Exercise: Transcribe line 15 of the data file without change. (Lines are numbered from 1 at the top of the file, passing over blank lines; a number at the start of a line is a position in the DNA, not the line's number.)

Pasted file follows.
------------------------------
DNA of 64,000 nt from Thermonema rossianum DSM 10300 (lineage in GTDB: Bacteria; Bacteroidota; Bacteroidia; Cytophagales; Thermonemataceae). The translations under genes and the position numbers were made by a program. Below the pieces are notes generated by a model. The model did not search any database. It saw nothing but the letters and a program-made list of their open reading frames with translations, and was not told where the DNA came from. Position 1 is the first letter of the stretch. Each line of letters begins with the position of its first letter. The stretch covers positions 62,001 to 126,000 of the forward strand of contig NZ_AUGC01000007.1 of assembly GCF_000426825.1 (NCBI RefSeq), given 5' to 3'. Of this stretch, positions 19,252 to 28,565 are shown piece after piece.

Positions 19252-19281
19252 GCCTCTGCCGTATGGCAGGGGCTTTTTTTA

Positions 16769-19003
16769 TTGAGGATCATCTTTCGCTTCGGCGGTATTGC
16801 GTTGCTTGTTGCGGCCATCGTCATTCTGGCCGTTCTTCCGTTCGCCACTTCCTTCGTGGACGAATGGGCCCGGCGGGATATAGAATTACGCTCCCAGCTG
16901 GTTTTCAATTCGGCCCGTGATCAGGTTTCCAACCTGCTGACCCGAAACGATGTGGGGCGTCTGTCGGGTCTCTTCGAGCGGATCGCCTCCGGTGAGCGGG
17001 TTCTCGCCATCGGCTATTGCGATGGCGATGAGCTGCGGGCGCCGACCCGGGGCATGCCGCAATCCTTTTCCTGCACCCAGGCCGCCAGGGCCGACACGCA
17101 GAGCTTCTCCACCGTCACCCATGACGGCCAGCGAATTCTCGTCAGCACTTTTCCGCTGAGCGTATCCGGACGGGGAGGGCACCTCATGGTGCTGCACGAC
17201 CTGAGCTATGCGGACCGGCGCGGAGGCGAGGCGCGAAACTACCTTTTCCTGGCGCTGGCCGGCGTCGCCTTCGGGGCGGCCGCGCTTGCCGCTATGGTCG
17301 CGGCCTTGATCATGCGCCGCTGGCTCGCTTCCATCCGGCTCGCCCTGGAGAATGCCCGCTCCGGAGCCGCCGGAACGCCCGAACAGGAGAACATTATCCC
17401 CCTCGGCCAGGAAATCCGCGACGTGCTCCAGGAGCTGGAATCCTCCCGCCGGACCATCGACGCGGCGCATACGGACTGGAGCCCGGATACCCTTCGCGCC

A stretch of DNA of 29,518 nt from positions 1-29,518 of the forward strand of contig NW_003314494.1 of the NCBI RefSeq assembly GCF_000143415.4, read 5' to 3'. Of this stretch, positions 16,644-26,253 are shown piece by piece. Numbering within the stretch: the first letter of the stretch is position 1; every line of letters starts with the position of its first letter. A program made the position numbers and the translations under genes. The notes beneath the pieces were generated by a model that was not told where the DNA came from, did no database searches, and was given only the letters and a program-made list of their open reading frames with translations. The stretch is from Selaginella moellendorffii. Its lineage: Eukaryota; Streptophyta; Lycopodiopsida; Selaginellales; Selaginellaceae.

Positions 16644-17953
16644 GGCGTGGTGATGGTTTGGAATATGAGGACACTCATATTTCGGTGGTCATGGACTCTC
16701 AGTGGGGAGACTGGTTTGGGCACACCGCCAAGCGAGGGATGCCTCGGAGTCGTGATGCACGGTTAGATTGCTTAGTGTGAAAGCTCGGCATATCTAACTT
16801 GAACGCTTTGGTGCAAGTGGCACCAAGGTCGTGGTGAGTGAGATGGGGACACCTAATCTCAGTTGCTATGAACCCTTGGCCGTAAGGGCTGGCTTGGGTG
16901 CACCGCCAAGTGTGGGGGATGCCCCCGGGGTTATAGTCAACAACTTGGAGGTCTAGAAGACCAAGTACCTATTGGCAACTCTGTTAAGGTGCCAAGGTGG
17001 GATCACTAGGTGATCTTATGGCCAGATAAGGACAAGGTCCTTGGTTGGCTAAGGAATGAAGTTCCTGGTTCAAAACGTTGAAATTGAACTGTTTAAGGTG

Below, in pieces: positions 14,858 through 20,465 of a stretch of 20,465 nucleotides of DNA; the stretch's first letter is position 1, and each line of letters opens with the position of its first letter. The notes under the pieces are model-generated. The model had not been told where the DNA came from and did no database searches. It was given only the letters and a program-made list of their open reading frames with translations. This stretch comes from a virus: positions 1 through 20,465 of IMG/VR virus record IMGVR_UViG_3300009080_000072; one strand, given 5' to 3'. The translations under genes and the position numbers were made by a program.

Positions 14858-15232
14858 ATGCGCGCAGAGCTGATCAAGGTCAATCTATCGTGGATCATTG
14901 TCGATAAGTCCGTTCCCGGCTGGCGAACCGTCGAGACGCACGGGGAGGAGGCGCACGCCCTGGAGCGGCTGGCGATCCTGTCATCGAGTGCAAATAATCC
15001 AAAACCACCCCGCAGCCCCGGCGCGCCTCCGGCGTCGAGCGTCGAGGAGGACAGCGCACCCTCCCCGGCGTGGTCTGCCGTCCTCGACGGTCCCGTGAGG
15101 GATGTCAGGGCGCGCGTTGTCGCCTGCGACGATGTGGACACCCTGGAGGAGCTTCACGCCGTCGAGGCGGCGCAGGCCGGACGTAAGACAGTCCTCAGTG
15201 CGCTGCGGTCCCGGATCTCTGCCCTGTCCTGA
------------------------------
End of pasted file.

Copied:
16644 GGCGTGGTGATGGTTTGGAATATGAGGACACTCATATTTCGGTGGTCATGGACTCTC